Wishing our clients and friends a happy, healthy and peaceful New Year.
Published by the ARS Investment Policy Committee: Stephen Burke, Sean Lawless, Nitin Sacheti, Greg Kops, Andrew Schmeidler, Arnold Schmeidler, P. Ross Taylor.
The information and opinions in this report were prepared by ARS Investment Partners, LLC (“ARS”). Information, opinions and estimates contained in this report reflect a judgment at its original date and are subject to change. This report may contain forward-looking statements and projections that are based on our current beliefs and assumptions and on information currently available that we believe to be reasonable. However, such statements necessarily involve risks, uncertainties and assumptions, and prospective investors may not put undue reliance on any of these statements.
ARS and its employees shall have no obligation to update or amend any information contained herein. The contents of this report do not constitute an offer or solicitation of any transaction in any securities referred to herein or investment advice to any person and ARS will not treat recipients as its customers by virtue of their receiving this report. ARS or its employees have or may have a long or short position or holding in the securities, options on securities, or other related investments mentioned herein.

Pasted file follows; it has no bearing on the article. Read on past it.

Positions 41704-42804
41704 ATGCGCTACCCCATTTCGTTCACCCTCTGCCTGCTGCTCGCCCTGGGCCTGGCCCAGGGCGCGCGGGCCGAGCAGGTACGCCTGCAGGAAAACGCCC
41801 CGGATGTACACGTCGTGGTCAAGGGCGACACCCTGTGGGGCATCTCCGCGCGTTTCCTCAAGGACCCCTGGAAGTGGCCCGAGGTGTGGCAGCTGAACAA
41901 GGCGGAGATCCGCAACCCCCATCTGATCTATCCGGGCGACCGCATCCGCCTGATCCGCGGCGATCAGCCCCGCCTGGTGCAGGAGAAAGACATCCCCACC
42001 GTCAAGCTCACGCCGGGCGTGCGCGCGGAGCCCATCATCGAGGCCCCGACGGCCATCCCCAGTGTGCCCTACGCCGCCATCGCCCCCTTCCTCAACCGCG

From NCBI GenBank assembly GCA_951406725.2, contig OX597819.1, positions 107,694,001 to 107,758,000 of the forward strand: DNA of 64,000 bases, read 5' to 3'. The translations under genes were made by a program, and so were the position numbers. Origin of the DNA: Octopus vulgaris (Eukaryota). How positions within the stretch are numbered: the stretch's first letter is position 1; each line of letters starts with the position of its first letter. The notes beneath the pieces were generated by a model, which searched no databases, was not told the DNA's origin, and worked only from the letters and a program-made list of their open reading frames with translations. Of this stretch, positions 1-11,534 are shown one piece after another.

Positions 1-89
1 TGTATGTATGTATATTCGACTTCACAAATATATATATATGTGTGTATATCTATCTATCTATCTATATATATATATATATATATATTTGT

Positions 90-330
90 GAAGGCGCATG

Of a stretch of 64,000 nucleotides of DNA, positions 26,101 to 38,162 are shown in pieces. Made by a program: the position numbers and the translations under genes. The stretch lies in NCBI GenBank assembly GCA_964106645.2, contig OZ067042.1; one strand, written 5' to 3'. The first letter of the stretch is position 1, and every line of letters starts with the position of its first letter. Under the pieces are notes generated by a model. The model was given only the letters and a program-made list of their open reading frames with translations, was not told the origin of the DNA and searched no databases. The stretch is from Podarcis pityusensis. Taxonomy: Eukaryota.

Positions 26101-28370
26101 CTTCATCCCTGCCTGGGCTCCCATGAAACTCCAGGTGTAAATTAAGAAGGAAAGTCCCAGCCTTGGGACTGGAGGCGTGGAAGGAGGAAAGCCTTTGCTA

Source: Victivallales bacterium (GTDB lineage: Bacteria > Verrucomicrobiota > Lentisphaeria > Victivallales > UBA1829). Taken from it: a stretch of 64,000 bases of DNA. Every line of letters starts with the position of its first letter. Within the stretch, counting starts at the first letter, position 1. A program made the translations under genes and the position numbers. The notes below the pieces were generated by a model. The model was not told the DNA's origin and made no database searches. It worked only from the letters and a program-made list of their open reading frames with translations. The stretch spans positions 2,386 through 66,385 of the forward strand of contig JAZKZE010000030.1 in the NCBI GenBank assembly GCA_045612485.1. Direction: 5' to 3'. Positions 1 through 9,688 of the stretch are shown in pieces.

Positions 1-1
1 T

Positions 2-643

This publication is being furnished to you for informational purposes and only on condition that it will not form a primary basis for any investment decision. These materials are based upon information generally available to the public from sources believed to be reliable. No representation is given with respect to their accuracy or completeness, and they may change without notice. ARS on its own behalf disclaims any and all liability relating to these materials, including, without limitation, any express or implied recommendations or warranties for statements or errors contained in, or omission from, these materials. The information and analyses contained herein are not intended as tax, legal or investment advice and may not be suitable for your specific circumstances. This report may not be sold or redistributed in whole or part without the prior written consent of ARS Investment Partners, LLC.